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8 Words That Are Older Than You Think

audience

[aw-dee-uh ns] /ˈɔ di əns/
noun
1.
the group of spectators at a public event; listeners or viewers collectively, as in attendance at a theater or concert:
The audience was respectful of the speaker's opinion.
2.
the persons reached by a book, radio or television broadcast, etc.; public:
Some works of music have a wide and varied audience.
3.
a regular public that manifests interest, support, enthusiasm, or the like; a following:
Every art form has its audience.
4.
opportunity to be heard; chance to speak to or before a person or group; a hearing.
5.
a formal interview with a sovereign, high officer of government, or other high-ranking person:
an audience with the pope.
6.
the act of hearing, or attending to, words or sounds.
Origin
1325-1375
1325-75; Middle English < Middle French < Latin audientia. See audient, -ence
Related forms
proaudience, adjective
Usage note
Dictionary.com Unabridged
Based on the Random House Dictionary, © Random House, Inc. 2014.
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Examples from the web for audience
  • It is a community event in which the audience joins in singing, clapping and dancing.
  • The potential value is that an event that many might miss because they were not able to catch it live might now find its audience.
  • For emerging cooks, these are part recital and part art happening, a chance to dazzle an adventurous and demanding audience.
  • He tried to take questions from the audience.
  • You can select what best suits your audience.
  • My work began to attract an audience.
  • Deadpan allows the audience to imagine your reaction.
  • We think it's a great fit with our primetime audience and our brand.
  • Yet for close on 90 minutes he held his audience spellbound.
  • The show is taped in front of a live studio audience.
British Dictionary definitions for audience

audience

/ˈɔːdɪəns/
noun
1.
a group of spectators or listeners, esp at a public event such as a concert or play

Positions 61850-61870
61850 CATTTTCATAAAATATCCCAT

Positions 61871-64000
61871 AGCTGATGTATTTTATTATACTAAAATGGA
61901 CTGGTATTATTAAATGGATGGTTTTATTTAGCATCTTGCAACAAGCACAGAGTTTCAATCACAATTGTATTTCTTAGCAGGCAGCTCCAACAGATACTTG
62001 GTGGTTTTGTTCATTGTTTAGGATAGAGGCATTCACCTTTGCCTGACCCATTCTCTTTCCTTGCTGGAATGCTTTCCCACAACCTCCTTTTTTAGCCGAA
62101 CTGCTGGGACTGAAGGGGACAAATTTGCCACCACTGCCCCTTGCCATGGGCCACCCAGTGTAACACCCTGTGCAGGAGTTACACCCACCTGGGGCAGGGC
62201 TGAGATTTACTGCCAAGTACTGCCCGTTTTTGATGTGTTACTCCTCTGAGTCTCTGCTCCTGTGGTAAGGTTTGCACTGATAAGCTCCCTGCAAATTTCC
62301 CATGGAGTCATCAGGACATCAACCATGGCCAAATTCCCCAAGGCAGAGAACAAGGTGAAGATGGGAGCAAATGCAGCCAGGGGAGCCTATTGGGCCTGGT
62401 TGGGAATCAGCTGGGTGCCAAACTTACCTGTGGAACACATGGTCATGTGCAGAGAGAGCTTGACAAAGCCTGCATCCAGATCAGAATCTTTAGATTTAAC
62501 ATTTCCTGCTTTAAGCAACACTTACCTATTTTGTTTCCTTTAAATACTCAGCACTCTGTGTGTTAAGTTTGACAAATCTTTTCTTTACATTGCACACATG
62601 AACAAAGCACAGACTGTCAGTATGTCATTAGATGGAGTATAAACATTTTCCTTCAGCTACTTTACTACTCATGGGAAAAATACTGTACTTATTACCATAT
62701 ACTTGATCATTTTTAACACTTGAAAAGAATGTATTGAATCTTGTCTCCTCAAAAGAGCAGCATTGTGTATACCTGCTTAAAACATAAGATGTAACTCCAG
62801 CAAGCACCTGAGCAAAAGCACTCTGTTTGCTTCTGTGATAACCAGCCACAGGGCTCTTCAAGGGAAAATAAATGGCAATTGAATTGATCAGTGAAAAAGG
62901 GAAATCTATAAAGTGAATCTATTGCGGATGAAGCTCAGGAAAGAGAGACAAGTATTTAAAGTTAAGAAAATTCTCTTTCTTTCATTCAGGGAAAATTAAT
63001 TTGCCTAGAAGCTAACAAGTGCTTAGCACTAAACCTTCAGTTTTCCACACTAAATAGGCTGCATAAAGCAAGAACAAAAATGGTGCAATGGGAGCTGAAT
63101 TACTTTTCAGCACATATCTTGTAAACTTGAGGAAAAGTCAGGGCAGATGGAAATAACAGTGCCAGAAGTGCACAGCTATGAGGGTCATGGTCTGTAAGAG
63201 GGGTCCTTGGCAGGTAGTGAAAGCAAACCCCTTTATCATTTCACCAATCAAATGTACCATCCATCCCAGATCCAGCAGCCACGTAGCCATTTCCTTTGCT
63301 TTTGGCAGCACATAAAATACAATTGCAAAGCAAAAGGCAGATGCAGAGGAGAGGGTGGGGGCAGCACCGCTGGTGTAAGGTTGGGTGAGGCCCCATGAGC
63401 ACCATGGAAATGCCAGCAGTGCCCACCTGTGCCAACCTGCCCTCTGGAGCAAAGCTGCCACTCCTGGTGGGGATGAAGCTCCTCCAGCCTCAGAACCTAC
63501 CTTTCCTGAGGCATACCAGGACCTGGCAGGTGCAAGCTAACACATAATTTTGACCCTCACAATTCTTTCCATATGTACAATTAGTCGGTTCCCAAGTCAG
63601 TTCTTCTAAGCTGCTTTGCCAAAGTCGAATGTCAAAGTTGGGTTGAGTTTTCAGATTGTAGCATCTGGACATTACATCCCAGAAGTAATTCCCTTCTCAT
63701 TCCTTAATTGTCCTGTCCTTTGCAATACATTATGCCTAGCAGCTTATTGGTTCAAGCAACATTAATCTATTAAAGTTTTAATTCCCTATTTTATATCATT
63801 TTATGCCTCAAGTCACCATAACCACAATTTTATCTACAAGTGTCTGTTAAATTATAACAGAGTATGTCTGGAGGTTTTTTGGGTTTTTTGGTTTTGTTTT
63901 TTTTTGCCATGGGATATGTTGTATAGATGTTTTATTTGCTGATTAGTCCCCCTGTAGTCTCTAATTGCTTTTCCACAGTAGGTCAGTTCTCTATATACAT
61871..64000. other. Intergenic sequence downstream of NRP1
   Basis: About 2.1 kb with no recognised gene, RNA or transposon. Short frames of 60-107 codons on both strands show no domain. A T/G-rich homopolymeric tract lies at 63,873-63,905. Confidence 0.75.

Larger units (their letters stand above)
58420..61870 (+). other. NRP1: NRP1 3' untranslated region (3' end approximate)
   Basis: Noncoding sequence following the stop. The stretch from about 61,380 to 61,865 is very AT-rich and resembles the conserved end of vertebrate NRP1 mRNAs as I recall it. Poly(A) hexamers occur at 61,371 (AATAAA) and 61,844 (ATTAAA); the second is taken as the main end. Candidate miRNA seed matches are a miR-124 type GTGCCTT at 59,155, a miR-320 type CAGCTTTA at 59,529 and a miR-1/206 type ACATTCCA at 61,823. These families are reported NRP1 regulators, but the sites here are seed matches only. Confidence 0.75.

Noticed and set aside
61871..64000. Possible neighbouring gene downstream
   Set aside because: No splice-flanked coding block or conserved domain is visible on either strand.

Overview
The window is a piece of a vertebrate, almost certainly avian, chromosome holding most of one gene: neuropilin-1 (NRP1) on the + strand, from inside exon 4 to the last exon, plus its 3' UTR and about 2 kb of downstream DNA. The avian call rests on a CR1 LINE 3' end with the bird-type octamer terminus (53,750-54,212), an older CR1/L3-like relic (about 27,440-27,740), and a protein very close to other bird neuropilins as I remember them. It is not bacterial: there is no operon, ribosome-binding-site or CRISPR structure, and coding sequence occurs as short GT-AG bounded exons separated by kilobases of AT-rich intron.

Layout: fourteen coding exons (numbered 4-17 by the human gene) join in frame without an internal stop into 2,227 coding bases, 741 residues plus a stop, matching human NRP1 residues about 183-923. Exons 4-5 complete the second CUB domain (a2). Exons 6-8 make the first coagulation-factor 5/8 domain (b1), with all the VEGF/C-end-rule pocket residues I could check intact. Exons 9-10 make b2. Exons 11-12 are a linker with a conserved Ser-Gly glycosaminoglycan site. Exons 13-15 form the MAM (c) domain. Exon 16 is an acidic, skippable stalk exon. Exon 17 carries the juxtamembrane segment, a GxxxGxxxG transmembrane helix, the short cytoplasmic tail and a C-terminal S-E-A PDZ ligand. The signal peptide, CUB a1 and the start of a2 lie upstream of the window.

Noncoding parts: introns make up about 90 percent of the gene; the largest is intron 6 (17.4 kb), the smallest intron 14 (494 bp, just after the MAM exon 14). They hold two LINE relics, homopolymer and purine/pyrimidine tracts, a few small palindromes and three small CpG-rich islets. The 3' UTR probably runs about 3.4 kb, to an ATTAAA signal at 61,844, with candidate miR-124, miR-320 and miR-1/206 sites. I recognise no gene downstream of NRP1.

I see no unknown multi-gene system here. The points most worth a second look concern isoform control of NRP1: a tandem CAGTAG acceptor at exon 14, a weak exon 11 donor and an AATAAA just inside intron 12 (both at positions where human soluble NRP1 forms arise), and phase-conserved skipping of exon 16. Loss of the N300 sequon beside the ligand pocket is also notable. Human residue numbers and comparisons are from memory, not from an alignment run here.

2.
the people reached by a book, film, or radio or television programme
3.
the devotees or followers of a public entertainer, lecturer, etc; regular public
4.
an opportunity to put one's point of view, such as a formal interview with a monarch or head of state
Word Origin
C14: from Old French, from Latin audientia a hearing, from audīre to hear
Collins English Dictionary - Complete & Unabridged 2012 Digital Edition
© William Collins Sons & Co. Ltd. 1979, 1986 © HarperCollins
Publishers 1998, 2000, 2003, 2005, 2006, 2007, 2009, 2012
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Word Origin and History for audience
n.

late 14c., "the action of hearing," from Old French audience, from Latin audentia "a hearing, listening," from audientum (nominative audiens), present participle of audire "to hear," from PIE compound *au-dh- "to perceive physically, grasp," from root *au- "to perceive" (cf. Greek aisthanesthai "to feel;" Sanskrit avih, Avestan avish "openly, evidently;" Old Church Slavonic javiti "to reveal"). Meaning "formal hearing or reception" is from late 14c.; that of "persons within hearing range, assembly of listeners" is from early 15c. (French audience retains only the older senses). Sense transferred 1855 to "readers of a book." Audience-participation (adj.) first recorded 1940.

Online Etymology Dictionary, © 2010 Douglas Harper
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11
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